1994 was not only my year, but it was also the year American punk rock reached the mainstream. I remember a lot from this year. I feel like kid-René peaked this year. I was still totally into the Moomin trolls. There was a football world cup this year in the U.S and all I remember that the logo with the dog was on the coke bottles. Norway also hosted the Olympics for the second time. Again I only remember the logo. I don’t think I even knew what sports were. I did have a girlfriend at the time and was pretty stoked on that. Again, me and my parents went to Mallorca for sunshine in our dreary, rainy Norwegian lives. My fondest memory from the trip was going to a supermercado and buying a toy that was a surfer (thinking back I think it might have been a jetskier, but I thought it was a surfer) and a box of Cadbury’s Roses. At this time I had decided that I wanted to become a drummer and started drumming on the Cadbury’s Roses box after I ate the chocolate in it. I still have the box, all smashed up. I was, however, not very interested in music at all outside of that. And Green Day, The Offspring and Rancid were not in my radar at all. I didn’t pick any of the most famous punk records from the year, Smash by the Offspring, Dookie by Green Day and Punk in Drublic by NOFX, but I probably would have picked Punk in Drublic if I hadn’t written about it in the Pop Punk Picks column. The picks I’ve chosen from this year are Self-titled (The Blue Album) by Weezer, Let’s Go by Rancid.
Weezer-The Blue Album
It’s something incredible to think about how great an album can be. From start to finish, Weezer’s Blue album is perfect, to me. Even the songs I like the least like “Undone (The Sweater Song)” and “Say It Ain’t So” are classics. The album starts with the folky fingerpicking of “My Name Is Jonas” and goes into one of the greatest power pop verses ever. The album ends with the beautiful “Only in Dreams”, with its weird intro and long-as-fuck outro. In between, we find the Neil Young-esque harmonica driven “In the Garage” and “The World Has Changed and Left Me Here”. “In the Garage” also has my favorite guitar solo of all time. The entire record seems like an emotional journey inside Rivers Cuomo’s mind, a preview to what we’d expect on Pinkerton. Many fans of both Weezer and rock music prefer Pinkerton, but I definitely prefer Blue. If I try to think of a perfect album, it’s probably the closest I think of. I remember at 14 seeing the Happy Days themed video of “Buddy Holly” without knowing who either Buddy Holly, Mary Tyler Moore or Fonzie were. Like “Hush” by Wax (mentioned in 1992), it was directed by Spike Jonze and it’s among his most famous music videos. A song that a lot of people seem to dislike is “Holiday”, but it’s actually one of my favorite songs on the album, but they all are basically. Even the songs that didn’t make it to the album “Mykel & Carli”, “Suzanne” and “Jamie” are just as good as most of the songs on the actual album. Weezer tried to follow it up with a Green album in 2001, a Red album in 2008, a White album in 2016 and a Black album is coming up this year. None of these have been even close to touching Blue, we’ll see about the new one though.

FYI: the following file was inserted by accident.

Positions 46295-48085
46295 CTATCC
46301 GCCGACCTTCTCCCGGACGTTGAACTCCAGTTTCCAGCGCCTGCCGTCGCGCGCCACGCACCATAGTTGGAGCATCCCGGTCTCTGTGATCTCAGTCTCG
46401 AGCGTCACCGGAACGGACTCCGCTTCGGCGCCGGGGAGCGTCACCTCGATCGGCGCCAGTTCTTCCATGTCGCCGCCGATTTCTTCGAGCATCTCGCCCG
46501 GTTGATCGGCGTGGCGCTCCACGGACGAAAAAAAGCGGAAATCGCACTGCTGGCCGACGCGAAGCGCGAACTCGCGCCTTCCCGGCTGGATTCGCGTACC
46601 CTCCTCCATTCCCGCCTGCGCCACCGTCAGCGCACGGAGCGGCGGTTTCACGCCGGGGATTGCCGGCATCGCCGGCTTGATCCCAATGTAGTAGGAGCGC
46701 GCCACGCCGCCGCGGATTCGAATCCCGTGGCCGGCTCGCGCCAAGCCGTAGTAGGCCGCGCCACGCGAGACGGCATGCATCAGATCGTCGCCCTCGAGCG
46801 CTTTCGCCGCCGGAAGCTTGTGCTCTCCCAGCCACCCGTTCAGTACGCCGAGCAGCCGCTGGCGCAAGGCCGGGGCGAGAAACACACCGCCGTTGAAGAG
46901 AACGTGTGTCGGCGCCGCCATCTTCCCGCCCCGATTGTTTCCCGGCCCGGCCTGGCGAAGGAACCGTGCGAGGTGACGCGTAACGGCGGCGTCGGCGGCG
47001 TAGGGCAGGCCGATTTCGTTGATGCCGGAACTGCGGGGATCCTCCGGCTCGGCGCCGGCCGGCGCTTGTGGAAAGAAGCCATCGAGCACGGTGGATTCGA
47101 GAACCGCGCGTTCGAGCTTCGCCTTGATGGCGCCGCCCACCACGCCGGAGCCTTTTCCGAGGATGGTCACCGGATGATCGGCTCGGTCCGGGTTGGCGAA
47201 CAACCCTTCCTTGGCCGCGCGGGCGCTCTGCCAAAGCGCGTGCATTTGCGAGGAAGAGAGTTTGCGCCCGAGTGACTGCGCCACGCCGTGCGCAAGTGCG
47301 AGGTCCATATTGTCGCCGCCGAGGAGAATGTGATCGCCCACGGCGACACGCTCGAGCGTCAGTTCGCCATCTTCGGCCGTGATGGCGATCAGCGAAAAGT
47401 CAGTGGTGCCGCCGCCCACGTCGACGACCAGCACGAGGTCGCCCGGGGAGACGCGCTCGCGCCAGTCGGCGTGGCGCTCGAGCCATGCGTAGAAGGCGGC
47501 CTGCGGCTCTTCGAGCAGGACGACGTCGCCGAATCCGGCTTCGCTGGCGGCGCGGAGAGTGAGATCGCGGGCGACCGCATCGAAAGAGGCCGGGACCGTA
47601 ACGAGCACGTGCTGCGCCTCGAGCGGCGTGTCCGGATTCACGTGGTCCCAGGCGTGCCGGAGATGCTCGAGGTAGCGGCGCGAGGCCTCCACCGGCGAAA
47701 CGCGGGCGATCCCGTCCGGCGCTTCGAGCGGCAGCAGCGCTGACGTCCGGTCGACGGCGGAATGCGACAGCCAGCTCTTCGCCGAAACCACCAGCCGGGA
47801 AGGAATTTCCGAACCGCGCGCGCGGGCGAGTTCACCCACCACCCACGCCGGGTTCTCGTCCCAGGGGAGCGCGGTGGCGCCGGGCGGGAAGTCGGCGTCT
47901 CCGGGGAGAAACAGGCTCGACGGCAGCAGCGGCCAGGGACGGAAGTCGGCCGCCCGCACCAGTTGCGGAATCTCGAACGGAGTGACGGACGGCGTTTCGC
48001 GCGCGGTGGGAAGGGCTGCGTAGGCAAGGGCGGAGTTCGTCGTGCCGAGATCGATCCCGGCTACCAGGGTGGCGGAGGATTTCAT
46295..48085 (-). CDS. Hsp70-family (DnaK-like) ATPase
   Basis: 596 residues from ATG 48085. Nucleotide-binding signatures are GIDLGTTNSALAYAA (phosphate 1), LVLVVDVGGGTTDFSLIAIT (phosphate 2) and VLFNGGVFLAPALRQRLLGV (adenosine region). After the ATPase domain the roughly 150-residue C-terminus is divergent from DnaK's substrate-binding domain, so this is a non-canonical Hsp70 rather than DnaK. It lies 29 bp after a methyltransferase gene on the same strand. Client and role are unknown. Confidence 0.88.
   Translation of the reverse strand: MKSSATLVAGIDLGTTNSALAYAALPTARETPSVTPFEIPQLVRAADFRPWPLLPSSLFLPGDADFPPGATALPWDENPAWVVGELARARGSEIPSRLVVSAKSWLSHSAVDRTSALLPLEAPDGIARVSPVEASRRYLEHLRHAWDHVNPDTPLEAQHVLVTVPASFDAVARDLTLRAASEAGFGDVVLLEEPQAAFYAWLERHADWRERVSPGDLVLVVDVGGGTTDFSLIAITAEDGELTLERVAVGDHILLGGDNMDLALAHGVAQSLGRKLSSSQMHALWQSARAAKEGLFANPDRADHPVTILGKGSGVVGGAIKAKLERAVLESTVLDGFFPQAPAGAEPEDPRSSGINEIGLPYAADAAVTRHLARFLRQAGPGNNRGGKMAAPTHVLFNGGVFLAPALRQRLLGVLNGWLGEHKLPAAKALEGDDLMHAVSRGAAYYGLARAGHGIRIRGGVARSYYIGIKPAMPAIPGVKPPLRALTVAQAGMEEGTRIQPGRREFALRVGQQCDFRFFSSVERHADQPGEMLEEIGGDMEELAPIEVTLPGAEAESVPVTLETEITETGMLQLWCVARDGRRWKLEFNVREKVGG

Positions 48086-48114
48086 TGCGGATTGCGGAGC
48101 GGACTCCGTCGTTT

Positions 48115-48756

It seems like the news in Ohio is saying that Blink-182 are being discussed as inductees to the Rock ‘n’ Roll Hall of Fame (https://www.cleveland.com/entertainment/index.ssf/2018/06/is_blink-182_rock_roll_hall_of.html). A big question is when they are eligible to be inducted. Their debut album Cheshire Cat was officially released in early 1995. Meaning they wouldn’t be eligible before 2020. The reason they might be eligible anyway is that it was recorded as early as 1994 and advanced copies were out in 1994. This was the time that the band was only called Blink. They had to change their name becomes of that Irish techno band, or alternative rock band, which they actually played. So, despite being released in 1995 on Grilled Cheese and Cargo Records, and re-released by Universal in 1998, the copyright said 1994 because that was when it was recorded and meant to be released, it’s usually regarded a 1994 album, which is why I take the liberty to include it here.